Critical Crossings: Intersections of Passing and Drag in Popular Culture
- Author(s): Marsan, Loran Renee
- Advisor(s): Williams, Juliet
- Kellner, Douglas
- et al.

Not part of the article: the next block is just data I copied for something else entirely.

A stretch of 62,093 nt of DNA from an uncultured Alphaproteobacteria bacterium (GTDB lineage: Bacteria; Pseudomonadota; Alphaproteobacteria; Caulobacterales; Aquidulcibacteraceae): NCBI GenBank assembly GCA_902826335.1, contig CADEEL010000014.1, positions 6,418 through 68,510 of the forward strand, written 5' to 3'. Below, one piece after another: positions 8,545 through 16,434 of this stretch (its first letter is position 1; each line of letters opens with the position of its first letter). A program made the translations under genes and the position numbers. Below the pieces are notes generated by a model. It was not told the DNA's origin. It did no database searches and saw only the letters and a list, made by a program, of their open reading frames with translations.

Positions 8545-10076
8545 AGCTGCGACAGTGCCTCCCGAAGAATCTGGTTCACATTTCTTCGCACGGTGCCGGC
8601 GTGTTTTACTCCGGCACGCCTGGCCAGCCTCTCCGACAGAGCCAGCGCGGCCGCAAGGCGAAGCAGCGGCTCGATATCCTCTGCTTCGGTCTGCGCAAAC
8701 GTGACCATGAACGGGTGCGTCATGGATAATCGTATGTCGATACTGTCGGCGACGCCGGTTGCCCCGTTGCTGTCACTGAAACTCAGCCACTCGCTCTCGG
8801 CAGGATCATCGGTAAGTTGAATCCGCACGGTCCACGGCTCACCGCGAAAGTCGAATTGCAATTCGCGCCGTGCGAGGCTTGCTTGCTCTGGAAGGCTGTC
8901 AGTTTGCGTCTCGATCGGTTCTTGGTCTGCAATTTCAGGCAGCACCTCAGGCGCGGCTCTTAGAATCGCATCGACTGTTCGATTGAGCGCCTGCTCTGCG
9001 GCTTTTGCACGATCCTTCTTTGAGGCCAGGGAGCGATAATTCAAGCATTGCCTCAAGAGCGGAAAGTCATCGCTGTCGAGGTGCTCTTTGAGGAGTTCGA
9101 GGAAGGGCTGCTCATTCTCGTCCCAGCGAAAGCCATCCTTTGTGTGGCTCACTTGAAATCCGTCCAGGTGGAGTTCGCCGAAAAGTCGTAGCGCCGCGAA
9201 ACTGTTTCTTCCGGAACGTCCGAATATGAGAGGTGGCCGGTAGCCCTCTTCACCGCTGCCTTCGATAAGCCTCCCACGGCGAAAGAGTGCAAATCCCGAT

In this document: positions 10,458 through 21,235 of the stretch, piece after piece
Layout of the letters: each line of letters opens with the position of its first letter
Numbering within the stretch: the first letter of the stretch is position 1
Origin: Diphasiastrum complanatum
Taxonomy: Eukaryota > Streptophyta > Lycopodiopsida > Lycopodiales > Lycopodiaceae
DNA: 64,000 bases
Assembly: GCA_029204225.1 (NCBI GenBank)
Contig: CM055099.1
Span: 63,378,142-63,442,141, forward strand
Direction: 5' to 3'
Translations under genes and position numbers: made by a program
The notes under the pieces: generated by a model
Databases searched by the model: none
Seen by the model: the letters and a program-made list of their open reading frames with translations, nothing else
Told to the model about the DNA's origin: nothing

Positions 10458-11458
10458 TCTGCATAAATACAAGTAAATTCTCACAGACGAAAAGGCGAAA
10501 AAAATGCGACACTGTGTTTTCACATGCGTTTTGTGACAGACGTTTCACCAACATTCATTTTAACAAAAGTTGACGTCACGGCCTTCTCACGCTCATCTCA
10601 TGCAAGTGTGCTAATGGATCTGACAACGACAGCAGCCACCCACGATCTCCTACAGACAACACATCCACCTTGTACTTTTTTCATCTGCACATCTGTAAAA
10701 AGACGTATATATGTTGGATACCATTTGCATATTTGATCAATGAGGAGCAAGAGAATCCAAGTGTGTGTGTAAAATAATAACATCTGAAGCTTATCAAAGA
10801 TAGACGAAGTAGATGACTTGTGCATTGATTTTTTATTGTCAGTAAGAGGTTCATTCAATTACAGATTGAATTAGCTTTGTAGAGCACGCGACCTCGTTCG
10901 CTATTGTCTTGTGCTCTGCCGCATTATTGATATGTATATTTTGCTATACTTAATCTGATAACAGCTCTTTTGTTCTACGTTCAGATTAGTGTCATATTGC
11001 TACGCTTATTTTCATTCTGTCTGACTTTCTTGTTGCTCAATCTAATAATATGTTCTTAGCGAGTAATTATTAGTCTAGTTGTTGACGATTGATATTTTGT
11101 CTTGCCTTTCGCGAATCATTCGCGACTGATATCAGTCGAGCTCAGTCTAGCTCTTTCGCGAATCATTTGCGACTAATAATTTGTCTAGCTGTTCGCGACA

My dissertation, Critical Crossings: Intersections of Passing and Drag in Popular Culture, offers an innovative study of the political possibilities of two related performative strategies: Drag and Passing. "Drag" refers to the excessive performance of feminine gender, i.e. drag queens, but more recently has been linked to other parodic performances such as blackface. "Passing" originated in the post- and antebellum eras when mixed-race African-Americans passed as white to escape oppressions. It denotes the believable portrayal of another identity, usually racial or gendered. Both have long been topics of media representations. Probing where and how they are used differently in popular culture yields insight into the operation of identity, engaging such issues as the social construction of authenticity, performance, and the "real." I argue cinema and television have changed how drag and passing are deployed, such that what passes for reality and authenticity comes into question while the purposes and functions of drag and passing are also changed. I utilize an interdisciplinary multiperspectival cultural studies approach that draws connections across fields of inquiry and theoretical paradigms. Through analysis of context, production, and reception of texts with theoretical insights from queer, feminist, critical race, film, media, and cultural studies, this project shows how these theories can align to create new knowledges about the subversive potential of drag and passing. A series of four case studies that range from Cher, to journalistic passing texts such as Black Like Me and the TV series Black. White., to Divine and John Waters, to Stephen Colbert as pundit passing-in-drag, my dissertation critically reapplies passing and drag to unconventional texts or in unconventional ways to broaden their critical cache while using their unique parameters to reinterpret representational politics in media texts to reveal what has not been seen through traditional critiques of the politics of representation of identity, authenticity, and reality. The resulting analyses show the possible shifting multiplicities not only of identity but also reality and how producing and consuming media through the optics of passing and drag can take authenticity out of the identity equation and redirect attention to aspects of performance, repetition, and modification.